Art & Creativity
As one who tends to be a bit of a perfectionist in the kitchen (ok, maybe more than a bit) this was the hardest lesson for me to learn when cooking with my kids. So what if they are piling more sprinkles, candy and frosting on to the cupcake than there is cake and it’s leaning a bit? To them, it’s a work of art good enough to eat. Same goes for any meal. We eat with our eyes. Restaurants know this – which is why they take great care to place that one little melting pat of butter on top of your potato, or drizzle your plate with just a bit of extra sauce or add that one piece of mint on top of your dessert, just to create some color. One of the first times my kids made my husband and I breakfast, it was not just cinnamon toast on a plate. It came “plated” with a smiley face garnish of orange wedges and mini-marshmallows – and I was never more proud.

In the end, cooking should be fun. Because the more fun kids have, the more time they will want to spend doing it – and maybe if you get lucky, one day soon you’ll be able to take a night off while they cook dinner. I do!

Have you spent time cooking with your kids? Have they started eating new and different foods because they were the chef? Tell us about it in the comments below.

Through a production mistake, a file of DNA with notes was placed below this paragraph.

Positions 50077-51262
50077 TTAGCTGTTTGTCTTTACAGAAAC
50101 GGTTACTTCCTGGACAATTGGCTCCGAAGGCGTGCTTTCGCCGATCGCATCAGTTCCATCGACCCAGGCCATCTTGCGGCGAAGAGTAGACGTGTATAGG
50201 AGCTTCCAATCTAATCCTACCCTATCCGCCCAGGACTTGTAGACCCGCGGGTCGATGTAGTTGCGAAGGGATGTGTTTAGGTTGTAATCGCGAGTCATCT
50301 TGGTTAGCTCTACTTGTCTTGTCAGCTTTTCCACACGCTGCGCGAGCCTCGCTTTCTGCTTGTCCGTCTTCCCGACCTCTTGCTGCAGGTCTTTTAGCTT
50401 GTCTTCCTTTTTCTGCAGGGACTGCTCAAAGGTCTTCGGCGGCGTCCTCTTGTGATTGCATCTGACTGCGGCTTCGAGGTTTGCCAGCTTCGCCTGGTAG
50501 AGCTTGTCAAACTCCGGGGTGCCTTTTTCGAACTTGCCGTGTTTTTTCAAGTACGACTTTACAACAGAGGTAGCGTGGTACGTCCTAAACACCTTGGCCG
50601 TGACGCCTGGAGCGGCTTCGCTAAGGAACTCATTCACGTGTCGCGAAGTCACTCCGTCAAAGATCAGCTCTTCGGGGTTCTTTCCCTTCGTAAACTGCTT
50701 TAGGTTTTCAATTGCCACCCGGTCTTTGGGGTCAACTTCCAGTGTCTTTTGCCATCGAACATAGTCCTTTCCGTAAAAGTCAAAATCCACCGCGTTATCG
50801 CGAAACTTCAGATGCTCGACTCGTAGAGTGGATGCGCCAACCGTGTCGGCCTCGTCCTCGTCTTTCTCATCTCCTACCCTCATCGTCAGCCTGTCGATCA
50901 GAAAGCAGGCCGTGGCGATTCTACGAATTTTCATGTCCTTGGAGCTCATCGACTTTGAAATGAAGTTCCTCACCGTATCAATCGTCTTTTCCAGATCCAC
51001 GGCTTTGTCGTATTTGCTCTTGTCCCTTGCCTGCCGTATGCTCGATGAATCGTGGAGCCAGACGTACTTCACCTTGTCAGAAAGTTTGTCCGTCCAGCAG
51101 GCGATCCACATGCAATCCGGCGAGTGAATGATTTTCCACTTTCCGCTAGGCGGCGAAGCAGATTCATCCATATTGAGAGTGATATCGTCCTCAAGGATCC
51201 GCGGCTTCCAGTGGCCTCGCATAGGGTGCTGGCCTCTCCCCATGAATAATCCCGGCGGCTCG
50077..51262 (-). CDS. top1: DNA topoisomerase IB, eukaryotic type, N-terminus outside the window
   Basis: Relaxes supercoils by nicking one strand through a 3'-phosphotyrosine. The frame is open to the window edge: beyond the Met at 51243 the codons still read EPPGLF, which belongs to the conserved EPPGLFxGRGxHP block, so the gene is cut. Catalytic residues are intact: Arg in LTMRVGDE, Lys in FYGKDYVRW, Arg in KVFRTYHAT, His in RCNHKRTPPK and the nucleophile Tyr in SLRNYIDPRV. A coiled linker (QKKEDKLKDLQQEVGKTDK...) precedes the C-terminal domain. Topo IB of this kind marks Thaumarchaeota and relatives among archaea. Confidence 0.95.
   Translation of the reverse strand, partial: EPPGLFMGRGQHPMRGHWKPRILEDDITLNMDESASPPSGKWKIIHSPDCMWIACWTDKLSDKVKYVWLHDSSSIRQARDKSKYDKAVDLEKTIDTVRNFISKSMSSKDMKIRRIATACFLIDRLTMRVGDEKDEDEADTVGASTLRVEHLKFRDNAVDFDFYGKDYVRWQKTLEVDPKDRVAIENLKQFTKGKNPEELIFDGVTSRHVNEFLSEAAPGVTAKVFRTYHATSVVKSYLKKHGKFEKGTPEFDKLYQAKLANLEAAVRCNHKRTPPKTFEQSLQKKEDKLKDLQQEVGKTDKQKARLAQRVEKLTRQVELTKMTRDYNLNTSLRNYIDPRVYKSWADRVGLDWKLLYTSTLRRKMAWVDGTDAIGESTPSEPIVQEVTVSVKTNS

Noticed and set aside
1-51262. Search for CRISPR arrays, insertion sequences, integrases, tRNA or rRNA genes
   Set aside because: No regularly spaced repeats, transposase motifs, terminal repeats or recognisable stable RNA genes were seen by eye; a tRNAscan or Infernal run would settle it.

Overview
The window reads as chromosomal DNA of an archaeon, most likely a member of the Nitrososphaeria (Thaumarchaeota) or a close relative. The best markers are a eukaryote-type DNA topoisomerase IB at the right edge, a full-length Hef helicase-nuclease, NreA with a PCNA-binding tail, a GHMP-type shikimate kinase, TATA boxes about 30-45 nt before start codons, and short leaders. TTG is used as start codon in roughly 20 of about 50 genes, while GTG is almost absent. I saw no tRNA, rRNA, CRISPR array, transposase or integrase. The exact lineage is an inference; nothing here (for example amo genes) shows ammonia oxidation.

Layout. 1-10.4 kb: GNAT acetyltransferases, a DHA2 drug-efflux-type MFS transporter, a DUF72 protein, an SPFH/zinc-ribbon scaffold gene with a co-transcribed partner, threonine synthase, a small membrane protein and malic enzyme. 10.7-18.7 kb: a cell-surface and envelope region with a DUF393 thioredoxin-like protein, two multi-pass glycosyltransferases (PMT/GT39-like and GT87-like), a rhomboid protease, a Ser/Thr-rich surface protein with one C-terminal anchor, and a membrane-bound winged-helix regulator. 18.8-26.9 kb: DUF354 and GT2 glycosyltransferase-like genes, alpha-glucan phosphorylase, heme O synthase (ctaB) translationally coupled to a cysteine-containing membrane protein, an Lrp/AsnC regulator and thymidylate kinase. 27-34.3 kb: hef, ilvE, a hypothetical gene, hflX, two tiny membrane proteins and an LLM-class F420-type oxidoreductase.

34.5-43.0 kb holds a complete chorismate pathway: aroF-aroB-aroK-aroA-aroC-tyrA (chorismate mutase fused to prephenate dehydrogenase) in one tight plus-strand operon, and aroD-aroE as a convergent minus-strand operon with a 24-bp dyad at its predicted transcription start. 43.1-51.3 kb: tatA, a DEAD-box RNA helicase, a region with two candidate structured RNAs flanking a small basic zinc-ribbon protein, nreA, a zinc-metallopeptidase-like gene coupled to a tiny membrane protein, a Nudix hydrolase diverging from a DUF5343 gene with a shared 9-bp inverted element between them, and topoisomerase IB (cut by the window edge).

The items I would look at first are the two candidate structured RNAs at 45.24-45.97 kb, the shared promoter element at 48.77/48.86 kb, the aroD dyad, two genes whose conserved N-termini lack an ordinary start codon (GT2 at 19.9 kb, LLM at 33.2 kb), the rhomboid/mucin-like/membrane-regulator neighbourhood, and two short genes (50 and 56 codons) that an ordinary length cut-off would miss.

• Great post! I like how you break cooking down “across the curriculum!” Another good reason to get kids cooking is to make them feel comfortable and adept at the basics of handling and cooking with whole foods — so that they may be less inclined to rely (because of convenience, or cooking inexperience/phobia) on processed foods later in life. Cooking at home is a step towards a lifetime of healthy eating. One other thing I thought of with respect to math has to do with budgeting — cooking your own meals with basic whole foods tends to be less expensive than dining out or eating pre-packaged/processed foods. Certain kids may be interested in doing the math of how much each portion of a recipe ends up costing — and how that compares with similar dishes bought in restaurants or bought in prepared/frozen versions at the store. I would not have been one of those kids, but, still…. some kids might enjoy a challenge like being given a set amount of money to create a family meal.

  • Both good points Liz. My 12 year old son comes home starving and can now make himself something substantial like a grilled cheese rather than reach for bags of chips. And even my 9 year old daughter came home and made herself ants on a log (only using sliced carrots as the log because we had no celery). No doubt it is less expensive and much healthier to cook at home than go out. And for the record, I would not have been one of those kids either.

  • LOVE this!! great points! will be sharing with my family!! 🙂

  • Thanks Jen! I hope they get together and cook something for you to enjoy!

  • How true- maybe I should listen to you more. So, when I made my pumpkin pecan pancakes and couldn’t figure out why they were so thick, perhaps it was because I didn’t read the recipe well before I started, and didn’t prepare the ingredients- so, I forgot the oil and vinegar, and the pecans for the pumpkin pecan pancakes!! Yup- you’re right- reading, organization and preparation- it will serve the kids well in other areas of their lives as well.